بسم الله الرحمن الرحيم
Somehow, I knew that word would catch your eye.
What is “Al-Muhajiroon”?
Well, that’s the name of a bi-monthly magazine run by the sisters at the Enlightened into Islam Center in Kuwait. [Here’s their blog.]
And it’s quite nice indeed. [Those of you who want to know more about the Names of Allah will REALLY like it. They have an article on a Name in each issue.]
You can download all the previous issues here.
Here are the Ramadan issues:
[Click on the picture to download the issue.]
1) Servitude in Fasting (Year 1429 AH)
2) What is after Ramadan? (Year 1430 AH)
3) Two Occasions of Joy for the Person Observing Saum (Fasting) (Year 1431 AH)
4) Patience and Gratitude during the Month of Ramadan (Year 1432 AH)
5) Lailatul Qadr – The Night of Decree (Year 1433 AH i.e. this year’s edition)
The Centre has also produced a couple of books. You can find them all online here.
Two of them are related to Ramadan:
[Click on the picture to download the book.]
1) The Verdicts of Fasting
2) Zakaat-ul-Fitr (The Breaking Fast Charity)
PS. It’s a total coincidence that three of the last four posts (including this one) have links to Islamic magazines.
بسم الله الرحمن الرحيم
Remember this series? The last part discussed khushoo (humility) in prayer.
Salaah (prayer) is the second pillar of Islam. After this comes the zakaah (the obligatory charity).
[Note: It is zakaah and not zakaat. And while we’re having a language lesson, I’d also like to point out that “namaz” is an Urdu/Farsi/Turkish word, not an Arabic word so could we please stop using it in the English language? Baarakallahu feekum.]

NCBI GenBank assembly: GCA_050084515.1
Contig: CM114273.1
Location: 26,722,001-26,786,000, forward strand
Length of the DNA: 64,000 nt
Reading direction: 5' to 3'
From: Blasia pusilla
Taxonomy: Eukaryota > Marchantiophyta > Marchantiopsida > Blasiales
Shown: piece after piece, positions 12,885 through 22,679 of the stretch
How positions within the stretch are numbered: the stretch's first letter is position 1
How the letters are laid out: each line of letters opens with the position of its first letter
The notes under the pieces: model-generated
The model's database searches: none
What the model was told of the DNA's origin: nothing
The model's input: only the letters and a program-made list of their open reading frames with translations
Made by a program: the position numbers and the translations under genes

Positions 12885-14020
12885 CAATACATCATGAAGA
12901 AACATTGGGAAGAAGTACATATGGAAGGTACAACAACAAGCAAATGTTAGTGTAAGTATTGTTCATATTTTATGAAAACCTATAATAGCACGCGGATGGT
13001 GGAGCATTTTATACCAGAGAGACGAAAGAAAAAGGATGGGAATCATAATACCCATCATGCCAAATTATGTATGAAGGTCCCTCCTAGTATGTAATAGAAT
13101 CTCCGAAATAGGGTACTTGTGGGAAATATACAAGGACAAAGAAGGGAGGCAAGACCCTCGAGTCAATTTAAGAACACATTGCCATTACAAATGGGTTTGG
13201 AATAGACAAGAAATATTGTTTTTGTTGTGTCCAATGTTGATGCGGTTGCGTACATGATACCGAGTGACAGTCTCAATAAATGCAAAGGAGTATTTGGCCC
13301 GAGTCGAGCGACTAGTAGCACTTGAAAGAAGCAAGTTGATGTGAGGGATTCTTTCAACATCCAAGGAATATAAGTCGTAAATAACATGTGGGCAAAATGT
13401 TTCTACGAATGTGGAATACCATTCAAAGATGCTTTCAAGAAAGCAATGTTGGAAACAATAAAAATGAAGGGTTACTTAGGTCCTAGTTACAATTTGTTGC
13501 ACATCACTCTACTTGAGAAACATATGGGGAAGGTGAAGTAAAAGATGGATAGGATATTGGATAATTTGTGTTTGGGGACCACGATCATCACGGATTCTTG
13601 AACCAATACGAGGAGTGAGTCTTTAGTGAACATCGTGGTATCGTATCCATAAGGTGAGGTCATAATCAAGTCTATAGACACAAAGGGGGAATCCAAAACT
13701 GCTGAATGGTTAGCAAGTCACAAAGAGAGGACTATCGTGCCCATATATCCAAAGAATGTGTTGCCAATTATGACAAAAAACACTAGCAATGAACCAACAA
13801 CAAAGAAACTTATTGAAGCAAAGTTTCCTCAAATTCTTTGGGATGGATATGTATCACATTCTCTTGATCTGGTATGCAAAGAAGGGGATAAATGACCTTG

Prayer is the right of Allah, whereas zakaah is the right of the slaves of Allah.
Allah has mentioned salaah and zakaah together 82 times in the Quran (according to Shaikh Saleh Al-Fawzan), thereby showing how intertwined these two really are.
So it’s strange to find people who pray but do not give zakaah. [Of course, it’s even stranger to find people who give zakaah but do not pray!]
If one wants to be a complete Muslim, one should fulfill both the rights of Allah and the rights of creation. Safeguarding one’s prayers and paying the zakaah are the first steps towards that.
I’m completely useless with the fiqh (jurisprudence) of zakaah so I won’t even go there. [I studied it 4 times and it just keeps going above my head.] You may find many resources here though.
However, I’d like to point out the following important points:
1) Zakaah is obligatory but sadaqah (charity) isn’t.
Zakaah is a bit like the five obligatory prayers and sadaqah is a bit like the voluntary prayers, in the sense that you have the obligatory part for everyone and you also have the voluntary part for those that want to go the extra mile.
2) Zakaah is not necessarily due in Ramadan. It is due when one (lunar) year passes on the wealth.
You might have multiple times where you pay zakaah during the year as you might have zakaah due on different things.
4) Zakaah and Zakaatul fitr are two totally different things.
The former is due after one (lunar) year. The latter is due at the end of Ramadan and is paid in the form of food.
5) Zakaah is not due on everybody. It is only due on those who fulfill the required conditions .
6) The one who doesn’t pay the zakaah out of stinginess is a major sinner. However, the one who doesn’t pay the zakaah because he doesn’t think it it obligatory is a disbeliever.
7) Zakaah can only be given to one of eight categories of people, whereas there is no restriction on who sadaqah can be given to.
Apart from the fasts and the night prayers, what also distinguishes Ramadan from the other months is the brotherhood (which is shown through the zakaah and sadaqah). So we need to extend this brotherhood to the other months as well.